The Jakarta Post
Government officials have expressed their concern over a regulation issued by the General Elections Commission (KPU) that allows crowd-pullers, including music concerts, to be held during the campaign period for December’s elections.
The regulation has been deemed counterproductive to the country’s efforts to curb COVID-19 infection, which has included restrictions on mass gatherings.
The Home Ministry’s politics and government affairs director general, Bahtiar, slammed the commission for allowing concerts to be held during campaigns.
“Concerts are banned everywhere in the world, it’s odd that Indonesia still allows [concerts] for the upcoming elections,” Bahtiar said during a press conference on Thursday, as quoted by kompas.com.
He said virtual concerts would not be a problem, but that Article 63 of KPU Regulation No.10/2020 on the staging of the regional elections stated that physical concerts were also allowed.
In addition to concerts, art performances, harvest festivals, walk and bike events, competitions, bazaars, blood donation drives and commemoration of parties’ anniversaries are among the activities permitted during campaigns.
Meanwhile, the National Disaster Mitigation Agency’s (BNPB) deputy head of system and strategy, Wisnu Widjaja, pointed to Article 59 of the KPU regulation on public debate.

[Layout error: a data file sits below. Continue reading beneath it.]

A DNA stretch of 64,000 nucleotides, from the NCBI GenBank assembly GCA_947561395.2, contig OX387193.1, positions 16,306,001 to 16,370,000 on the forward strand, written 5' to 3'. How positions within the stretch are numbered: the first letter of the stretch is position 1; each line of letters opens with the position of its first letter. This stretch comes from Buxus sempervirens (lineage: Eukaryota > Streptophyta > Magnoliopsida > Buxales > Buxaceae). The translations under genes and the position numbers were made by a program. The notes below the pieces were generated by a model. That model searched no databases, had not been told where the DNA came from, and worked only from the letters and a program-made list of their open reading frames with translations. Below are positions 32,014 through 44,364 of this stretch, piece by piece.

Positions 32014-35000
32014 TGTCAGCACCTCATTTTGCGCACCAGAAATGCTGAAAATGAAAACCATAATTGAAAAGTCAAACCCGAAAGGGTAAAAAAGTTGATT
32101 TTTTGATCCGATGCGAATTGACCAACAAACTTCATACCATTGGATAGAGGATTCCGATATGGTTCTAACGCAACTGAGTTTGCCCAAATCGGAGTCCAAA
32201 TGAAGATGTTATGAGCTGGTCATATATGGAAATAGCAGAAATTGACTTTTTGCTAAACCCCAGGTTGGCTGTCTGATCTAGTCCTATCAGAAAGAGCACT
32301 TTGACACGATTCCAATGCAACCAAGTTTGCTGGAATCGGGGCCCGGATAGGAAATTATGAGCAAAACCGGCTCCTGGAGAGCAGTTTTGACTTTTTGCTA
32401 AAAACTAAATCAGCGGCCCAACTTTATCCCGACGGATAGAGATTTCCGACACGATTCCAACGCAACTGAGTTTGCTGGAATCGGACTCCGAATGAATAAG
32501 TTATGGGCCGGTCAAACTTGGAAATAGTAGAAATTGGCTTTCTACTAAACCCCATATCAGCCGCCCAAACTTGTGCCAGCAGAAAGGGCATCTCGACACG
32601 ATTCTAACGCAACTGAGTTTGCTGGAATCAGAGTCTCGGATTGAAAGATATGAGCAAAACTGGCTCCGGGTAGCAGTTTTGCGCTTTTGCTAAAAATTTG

“The article stipulates that a public debate may be attended by as many as 50 people. That's too many, the regulation needs to be evaluated,” he said on Tuesday during a webinar held by the national COVID-19 task force.
The National Commission on Human Rights (Komnas HAM) and election activists and experts have called on the government to postpone the elections, which are set to take place on Dec. 9, because of public health risks and possible low voter turnout, particularly as 45 of 270 regions that will host elections have been declared high-risk areas.
Even during the early stages of the elections, the Elections Supervision Agency (Bawaslu) has recorded more than 240 violations of health protocols by election candidates. Most of the violations involved the candidates bringing large numbers of people when they registered to run at local election offices. (aly)